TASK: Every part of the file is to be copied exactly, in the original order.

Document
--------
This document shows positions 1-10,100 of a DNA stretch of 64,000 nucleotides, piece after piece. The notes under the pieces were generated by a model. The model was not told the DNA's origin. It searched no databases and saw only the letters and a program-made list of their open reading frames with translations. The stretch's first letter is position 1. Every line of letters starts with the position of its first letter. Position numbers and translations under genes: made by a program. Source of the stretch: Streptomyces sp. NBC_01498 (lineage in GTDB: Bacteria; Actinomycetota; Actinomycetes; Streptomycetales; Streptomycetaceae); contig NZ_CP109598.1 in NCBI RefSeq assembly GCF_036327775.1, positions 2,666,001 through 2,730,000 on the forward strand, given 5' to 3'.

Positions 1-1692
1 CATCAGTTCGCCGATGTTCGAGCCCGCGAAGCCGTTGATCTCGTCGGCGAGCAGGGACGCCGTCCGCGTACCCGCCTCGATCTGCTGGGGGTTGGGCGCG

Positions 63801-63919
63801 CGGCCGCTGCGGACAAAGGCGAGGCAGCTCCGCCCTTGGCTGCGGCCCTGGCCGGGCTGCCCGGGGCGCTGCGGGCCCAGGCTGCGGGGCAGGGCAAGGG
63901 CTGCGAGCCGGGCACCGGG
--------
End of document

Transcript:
This document shows positions 1-10,100 of a DNA stretch of 64,000 nucleotides, piece after piece. The notes under the pieces were generated by a model. The model was not told the DNA's origin. It searched no databases and saw only the letters and a program-made list of their open reading frames with translations. The stretch's first letter is position 1. Every line of letters starts with the position of its first letter. Position numbers and translations under genes: made by a program. Source of the stretch: Streptomyces sp. NBC_01498 (lineage in GTDB: Bacteria; Actinomycetota; Actinomycetes; Streptomycetales; Streptomycetaceae); contig NZ_CP109598.1 in NCBI RefSeq assembly GCF_036327775.1, positions 2,666,001 through 2,730,000 on the forward strand, given 5' to 3'.

Positions 1-1692
1 CATCAGTTCGCCGATGTTCGAGCCCGCGAAGCCGTTGATCTCGTCGGCGAGCAGGGACGCCGTCCGCGTACCCGCCTCGATCTGCTGGGGGTTGGGCGCG

Positions 63801-63919
63801 CGGCCGCTGCGGACAAAGGCGAGGCAGCTCCGCCCTTGGCTGCGGCCCTGGCCGGGCTGCCCGGGGCGCTGCGGGCCCAGGCTGCGGGGCAGGGCAAGGG
63901 CTGCGAGCCGGGCACCGGG